July 6, 2011

{Did You Know?} No.6: “Westminster Abbey & Royal Weddings”

[Did You Know? is a random series of posts highlighting facts and folklore about brides, weddings & courtship. To read other posts, click on Did You Know? in the Labels list below.]

Did you know that there was no royal wedding in Westminster Abbey between 1382 and 1919? English newspaper columnist Charles Moore (in an article for the Telegraph the week before the recent royal wedding) tells us that “in the intervening period, the couples were married more privately—in the Chapel Royal, for example. Since then, there have been nine.” Moore believes that this fact may reveal something “surprising,” like that “royal weddings have become more important than ever before [to the] national life” of Great Britain. And it also appears that royal weddings are even more intriguing to the tuned-in, celebrity-loving world at large.

The wedding of Prince William and Kate Middleton—now Catherine, Duchess of Cambridge—seemed to prove this point as it spotlighted the grand Westminster Abbey once again for a very public (and very large) worldwide viewing. On the morning of the wedding, the vast nearly 800 year-old building (already full of sight-blocking columns) was also packed with almost 2000 guests, numerous television cameras, lighting equipment, cables, speakers, et al. Nonetheless, it seemed the perfect site for what felt like an intimate family wedding ceremony, even though there was an estimated two billion television viewers and another million or so spectators gathered outside watching on large screens along with reporters from all over the globe.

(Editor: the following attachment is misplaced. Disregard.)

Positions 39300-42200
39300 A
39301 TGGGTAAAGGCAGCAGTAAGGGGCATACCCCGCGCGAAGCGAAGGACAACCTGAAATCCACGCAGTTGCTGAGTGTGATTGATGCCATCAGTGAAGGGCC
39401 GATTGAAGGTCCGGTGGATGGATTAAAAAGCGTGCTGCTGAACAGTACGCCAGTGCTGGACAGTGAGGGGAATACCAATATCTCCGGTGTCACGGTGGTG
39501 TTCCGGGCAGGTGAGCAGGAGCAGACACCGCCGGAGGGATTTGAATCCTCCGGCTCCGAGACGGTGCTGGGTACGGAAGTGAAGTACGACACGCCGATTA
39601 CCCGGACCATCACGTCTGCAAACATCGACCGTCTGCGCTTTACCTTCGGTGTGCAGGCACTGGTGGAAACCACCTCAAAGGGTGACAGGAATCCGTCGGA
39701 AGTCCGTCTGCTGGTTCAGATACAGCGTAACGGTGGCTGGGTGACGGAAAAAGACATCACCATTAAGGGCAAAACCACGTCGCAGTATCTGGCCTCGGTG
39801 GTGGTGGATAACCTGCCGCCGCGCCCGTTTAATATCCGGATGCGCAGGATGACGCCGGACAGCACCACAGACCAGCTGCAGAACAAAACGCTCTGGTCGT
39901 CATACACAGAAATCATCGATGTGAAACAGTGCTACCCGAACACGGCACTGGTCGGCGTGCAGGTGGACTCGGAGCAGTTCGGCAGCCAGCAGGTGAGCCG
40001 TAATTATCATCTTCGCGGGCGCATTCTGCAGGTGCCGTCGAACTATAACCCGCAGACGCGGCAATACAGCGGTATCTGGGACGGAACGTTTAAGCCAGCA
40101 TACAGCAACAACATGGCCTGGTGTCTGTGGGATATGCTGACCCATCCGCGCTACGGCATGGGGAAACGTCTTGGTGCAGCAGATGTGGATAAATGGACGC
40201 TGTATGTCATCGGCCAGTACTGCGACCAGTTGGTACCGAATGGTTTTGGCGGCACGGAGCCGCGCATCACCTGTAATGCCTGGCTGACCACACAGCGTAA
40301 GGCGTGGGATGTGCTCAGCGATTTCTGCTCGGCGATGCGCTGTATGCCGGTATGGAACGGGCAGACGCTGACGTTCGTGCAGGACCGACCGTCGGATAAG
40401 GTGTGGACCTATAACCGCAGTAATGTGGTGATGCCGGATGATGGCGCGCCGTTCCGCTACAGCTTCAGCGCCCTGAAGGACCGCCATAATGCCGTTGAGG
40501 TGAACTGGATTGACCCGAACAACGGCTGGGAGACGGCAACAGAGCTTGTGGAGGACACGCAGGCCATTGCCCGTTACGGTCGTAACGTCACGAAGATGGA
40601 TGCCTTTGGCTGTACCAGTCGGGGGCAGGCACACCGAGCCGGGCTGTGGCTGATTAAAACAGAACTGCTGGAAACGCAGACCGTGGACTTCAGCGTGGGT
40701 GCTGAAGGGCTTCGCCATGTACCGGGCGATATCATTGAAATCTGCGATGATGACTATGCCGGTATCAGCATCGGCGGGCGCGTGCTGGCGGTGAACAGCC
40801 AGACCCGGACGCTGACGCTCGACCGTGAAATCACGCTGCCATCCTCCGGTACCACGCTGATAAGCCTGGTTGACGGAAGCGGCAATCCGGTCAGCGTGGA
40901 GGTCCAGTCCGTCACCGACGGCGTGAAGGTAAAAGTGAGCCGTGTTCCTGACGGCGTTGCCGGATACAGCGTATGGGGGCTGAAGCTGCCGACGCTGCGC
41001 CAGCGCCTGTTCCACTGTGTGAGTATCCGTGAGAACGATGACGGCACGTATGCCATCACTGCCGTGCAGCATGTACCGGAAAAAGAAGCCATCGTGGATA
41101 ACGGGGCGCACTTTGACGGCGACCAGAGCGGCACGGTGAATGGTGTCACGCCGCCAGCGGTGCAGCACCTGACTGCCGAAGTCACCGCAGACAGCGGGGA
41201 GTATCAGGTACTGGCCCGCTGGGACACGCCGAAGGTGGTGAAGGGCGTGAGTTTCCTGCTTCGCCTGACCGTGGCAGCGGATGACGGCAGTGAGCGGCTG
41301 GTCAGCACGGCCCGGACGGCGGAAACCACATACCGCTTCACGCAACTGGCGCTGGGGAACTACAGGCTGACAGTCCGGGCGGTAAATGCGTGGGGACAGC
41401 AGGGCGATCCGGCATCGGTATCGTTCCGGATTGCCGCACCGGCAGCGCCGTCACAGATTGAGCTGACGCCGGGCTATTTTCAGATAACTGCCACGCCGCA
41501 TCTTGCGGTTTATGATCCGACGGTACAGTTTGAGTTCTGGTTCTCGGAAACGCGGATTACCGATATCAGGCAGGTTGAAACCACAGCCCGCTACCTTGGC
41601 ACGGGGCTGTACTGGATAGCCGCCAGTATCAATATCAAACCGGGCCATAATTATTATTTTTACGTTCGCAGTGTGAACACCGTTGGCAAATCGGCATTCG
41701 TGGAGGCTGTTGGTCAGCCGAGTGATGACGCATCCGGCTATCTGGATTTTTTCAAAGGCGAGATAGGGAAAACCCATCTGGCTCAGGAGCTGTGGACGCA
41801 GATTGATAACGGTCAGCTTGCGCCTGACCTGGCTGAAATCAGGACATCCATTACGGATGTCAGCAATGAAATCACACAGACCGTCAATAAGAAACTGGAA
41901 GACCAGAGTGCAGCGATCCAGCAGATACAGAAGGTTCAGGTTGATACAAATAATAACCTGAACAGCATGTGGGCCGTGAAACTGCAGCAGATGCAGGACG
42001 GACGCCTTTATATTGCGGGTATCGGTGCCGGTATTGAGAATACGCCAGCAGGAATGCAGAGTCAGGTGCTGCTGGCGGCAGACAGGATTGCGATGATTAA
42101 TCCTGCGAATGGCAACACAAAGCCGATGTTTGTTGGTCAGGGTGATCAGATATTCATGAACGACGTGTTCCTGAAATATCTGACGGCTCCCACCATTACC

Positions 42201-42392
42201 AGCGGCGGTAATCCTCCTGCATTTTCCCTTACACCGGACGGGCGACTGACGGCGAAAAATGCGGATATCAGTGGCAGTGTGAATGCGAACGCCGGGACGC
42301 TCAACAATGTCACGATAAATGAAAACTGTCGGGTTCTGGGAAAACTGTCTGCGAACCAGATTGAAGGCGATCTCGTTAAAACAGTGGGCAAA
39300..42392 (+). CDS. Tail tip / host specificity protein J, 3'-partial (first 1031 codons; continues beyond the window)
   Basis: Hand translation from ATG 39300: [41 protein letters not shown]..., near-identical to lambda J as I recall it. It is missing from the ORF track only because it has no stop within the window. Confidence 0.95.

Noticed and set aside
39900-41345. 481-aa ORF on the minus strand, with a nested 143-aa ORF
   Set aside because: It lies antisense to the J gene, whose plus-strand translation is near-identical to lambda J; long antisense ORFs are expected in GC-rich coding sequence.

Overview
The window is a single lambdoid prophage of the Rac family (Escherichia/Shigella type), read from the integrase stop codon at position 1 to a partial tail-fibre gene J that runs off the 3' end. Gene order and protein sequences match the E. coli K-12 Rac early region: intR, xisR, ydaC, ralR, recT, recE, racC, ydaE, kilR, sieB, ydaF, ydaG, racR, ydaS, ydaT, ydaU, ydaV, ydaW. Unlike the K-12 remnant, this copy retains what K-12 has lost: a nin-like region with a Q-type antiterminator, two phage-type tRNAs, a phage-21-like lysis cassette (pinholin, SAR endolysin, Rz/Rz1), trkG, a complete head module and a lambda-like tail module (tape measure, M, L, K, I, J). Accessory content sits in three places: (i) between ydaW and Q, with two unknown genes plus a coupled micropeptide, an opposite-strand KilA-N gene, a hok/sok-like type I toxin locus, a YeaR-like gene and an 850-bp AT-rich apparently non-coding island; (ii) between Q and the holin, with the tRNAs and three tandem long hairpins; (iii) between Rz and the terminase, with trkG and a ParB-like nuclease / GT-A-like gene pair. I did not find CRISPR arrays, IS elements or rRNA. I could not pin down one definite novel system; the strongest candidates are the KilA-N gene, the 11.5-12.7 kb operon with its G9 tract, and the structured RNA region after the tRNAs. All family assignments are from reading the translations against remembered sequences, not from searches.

William’s parents’ wedding in 1981 was at the much larger St. Paul’s Cathedral since theirs was a “state” wedding and needed to include more official guests (i.e.: heads of state). William and Kate chose to have a “private,” smaller wedding and thought the Abbey to be more suitable. Although this grand affair may have been considered a “smaller” wedding for the heir to the British throne, it was amazingly personal and intimate. It shows that when love and heart connections are present, intimacy is possible no matter the size of the building or the audience.

Perhaps the massive appeal for both locals and worldwide viewers of royal weddings is in part because of our fascination with the grandeur of pageantry—the ornate costumes and graceful protocol—as well as the rituals of antiquity. We are drawn into their beauty, words and mystery; we’re soothed and transported by their rhythm. It’s mysterious, yet there is something familiar and intimate as well. I find this is the nature of most rituals of passage no matter if played out in a grand cathedral or a small family garden; they can take us into a tender, home-like spot within. And the glorious Westminster Abbey—combined with the love and creativity of William and Kate, their families and friends—made a perfect setting to welcome “home” almost a third of the world’s population on April 29, 2011.~

[To read other Did You Know? posts in this series, click on “Did You Know?” in the Labels list below. Another one coming soon....]

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